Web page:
Subtropical storm Alberto is first system of hurricane season, could impact US

Subtropical storm Alberto became the first tropical weather system of the 2018 hurricane season Friday and may bring heavy rain to Florida, the Gulf Coast, Cuba and the Yucatan Peninsula.

Alberto sustained winds of 40 mph and was located 55 miles south of Cozumel, Mexico. The storm was moving toward the north-northeast at about 6 mph. officials said.

A subtropical storm has a less defined and cooler center than a tropical storm and its strongest winds aren’t located in its center. For Alberto to turn into a tropical storm, its top sustained winds would have to gust consistently at 39 mph, but no more than 73 mph.

A LOOK INTO THE 2018 ATLANTIC HURRICANE SEASON

The National Hurricane Center’s announcement came a day after the National Oceanic and Atmospheric Administration said that the Atlantic hurricane season was expected to be “close to normal.”

The NOAA said in its forecast that the possibility of a weak El Niño developing, along with near-average sea-surface temperatures across the tropical Atlantic Ocean and Caribbean Sea, will make conditions a little more difficult for storm development than last year.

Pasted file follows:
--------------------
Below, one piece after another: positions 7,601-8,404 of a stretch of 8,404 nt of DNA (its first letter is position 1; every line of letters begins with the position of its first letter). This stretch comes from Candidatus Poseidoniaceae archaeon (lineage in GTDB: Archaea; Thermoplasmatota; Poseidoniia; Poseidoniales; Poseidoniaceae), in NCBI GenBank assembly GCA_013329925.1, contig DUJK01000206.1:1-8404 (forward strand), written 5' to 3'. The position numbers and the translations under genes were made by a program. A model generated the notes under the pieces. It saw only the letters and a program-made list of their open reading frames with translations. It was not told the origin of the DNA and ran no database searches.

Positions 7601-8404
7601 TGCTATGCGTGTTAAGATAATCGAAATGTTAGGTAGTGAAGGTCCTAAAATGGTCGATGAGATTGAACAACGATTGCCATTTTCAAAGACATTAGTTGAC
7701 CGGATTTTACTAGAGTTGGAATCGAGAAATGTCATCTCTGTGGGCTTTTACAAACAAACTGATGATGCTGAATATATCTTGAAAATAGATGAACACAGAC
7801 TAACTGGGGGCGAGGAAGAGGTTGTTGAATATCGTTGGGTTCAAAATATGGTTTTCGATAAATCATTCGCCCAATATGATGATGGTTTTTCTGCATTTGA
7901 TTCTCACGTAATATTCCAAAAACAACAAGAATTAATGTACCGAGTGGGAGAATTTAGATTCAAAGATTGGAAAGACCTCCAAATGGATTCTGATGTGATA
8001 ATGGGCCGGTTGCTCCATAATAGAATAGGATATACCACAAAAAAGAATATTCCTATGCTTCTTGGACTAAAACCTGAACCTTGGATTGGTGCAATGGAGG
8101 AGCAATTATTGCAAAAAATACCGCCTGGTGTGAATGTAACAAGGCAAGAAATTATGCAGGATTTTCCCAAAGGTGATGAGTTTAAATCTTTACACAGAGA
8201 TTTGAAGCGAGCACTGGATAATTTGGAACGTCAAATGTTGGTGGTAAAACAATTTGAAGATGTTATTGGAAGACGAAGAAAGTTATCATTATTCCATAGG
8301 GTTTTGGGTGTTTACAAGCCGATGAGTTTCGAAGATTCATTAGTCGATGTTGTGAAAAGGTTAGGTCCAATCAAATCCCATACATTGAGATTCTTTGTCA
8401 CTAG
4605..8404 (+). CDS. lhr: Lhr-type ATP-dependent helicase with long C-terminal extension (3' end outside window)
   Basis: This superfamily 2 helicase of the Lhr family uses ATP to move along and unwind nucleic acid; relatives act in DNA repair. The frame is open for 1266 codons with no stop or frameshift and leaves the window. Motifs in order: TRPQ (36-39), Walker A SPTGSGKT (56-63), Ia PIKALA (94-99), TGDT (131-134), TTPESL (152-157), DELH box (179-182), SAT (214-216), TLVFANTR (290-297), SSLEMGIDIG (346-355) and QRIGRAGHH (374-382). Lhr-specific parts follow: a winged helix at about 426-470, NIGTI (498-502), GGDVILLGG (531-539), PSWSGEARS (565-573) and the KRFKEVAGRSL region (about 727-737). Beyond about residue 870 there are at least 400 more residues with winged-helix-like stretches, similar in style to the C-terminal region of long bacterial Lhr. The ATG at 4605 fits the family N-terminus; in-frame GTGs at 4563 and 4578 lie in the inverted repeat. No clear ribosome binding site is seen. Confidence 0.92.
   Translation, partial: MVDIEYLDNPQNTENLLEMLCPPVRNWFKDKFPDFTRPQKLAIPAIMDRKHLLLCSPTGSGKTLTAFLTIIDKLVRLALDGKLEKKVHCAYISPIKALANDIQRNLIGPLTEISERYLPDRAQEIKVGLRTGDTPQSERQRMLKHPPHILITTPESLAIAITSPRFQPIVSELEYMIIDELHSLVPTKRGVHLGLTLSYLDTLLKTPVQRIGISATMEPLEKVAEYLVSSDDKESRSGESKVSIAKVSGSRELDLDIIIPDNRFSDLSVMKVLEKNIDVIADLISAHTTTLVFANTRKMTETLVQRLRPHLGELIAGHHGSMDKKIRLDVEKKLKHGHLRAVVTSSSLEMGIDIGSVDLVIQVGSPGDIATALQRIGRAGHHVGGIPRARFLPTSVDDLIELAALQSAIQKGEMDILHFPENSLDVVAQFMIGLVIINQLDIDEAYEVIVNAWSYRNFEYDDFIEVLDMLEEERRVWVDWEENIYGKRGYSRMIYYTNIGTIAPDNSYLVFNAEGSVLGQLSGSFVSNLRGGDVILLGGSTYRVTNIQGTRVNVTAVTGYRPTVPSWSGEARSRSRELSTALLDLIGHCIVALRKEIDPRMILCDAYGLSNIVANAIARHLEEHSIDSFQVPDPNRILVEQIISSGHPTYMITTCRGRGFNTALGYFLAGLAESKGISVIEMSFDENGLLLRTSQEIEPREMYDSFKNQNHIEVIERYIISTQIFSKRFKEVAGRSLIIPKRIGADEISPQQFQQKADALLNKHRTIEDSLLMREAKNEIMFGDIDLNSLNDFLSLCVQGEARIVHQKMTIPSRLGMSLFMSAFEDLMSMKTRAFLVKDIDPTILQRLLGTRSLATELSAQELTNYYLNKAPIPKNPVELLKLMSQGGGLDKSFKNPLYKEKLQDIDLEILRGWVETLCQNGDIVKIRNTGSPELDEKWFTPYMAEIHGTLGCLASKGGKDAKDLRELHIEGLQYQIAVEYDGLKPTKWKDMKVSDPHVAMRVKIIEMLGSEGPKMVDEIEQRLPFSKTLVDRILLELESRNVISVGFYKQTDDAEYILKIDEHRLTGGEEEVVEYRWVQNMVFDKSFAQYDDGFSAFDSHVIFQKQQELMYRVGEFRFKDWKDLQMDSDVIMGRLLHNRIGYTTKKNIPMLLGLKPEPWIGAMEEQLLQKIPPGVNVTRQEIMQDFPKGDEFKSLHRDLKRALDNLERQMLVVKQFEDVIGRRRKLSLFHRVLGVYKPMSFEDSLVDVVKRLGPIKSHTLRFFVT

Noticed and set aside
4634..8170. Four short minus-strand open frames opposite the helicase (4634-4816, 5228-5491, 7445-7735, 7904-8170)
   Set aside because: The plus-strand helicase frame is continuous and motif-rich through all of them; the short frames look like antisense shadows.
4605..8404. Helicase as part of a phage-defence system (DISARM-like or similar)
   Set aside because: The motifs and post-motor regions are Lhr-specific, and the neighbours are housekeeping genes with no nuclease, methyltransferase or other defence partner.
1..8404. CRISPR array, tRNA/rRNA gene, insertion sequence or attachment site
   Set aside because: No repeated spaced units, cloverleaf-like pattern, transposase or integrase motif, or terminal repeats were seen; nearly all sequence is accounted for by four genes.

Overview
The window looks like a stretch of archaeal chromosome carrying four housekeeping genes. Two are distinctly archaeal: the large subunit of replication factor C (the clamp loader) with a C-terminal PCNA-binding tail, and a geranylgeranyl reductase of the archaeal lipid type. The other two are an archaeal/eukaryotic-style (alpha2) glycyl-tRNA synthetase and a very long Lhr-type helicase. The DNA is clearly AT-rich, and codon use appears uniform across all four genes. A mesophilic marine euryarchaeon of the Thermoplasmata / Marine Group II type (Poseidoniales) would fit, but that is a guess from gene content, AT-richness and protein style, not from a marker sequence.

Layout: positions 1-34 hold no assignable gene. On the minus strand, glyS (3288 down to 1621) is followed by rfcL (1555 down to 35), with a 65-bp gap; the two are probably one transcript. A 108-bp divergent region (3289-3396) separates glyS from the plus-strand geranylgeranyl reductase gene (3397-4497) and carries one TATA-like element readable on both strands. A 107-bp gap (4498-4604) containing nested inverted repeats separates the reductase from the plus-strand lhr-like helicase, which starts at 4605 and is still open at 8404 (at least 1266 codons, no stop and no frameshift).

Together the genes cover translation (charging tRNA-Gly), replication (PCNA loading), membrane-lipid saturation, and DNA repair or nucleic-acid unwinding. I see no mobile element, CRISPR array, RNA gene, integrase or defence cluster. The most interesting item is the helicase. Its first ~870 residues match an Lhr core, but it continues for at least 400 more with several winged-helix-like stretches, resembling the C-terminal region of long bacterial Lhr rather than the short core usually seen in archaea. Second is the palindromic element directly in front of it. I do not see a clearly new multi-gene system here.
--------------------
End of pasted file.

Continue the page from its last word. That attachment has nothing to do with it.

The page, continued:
NOAA forecasters are calling for 10 to 16 named storms with winds of 39 mph or higher, of which 5 to 9 will strengthen into hurricanes. Of those storms, there will be 1 to 4 major hurricanes, which are classified as Category 3, 4, and 5 with winds of 111 mph or higher.

An average hurricane season produces 12 named storms, of which 6 become hurricanes, including 3 major hurricanes, according to NOAA.

Fox News’ Travis Fedschun and the Associated Press contributed to this report

Ryan Gaydos is an editor for Fox News. Follow him on Twitter @RyanGaydos.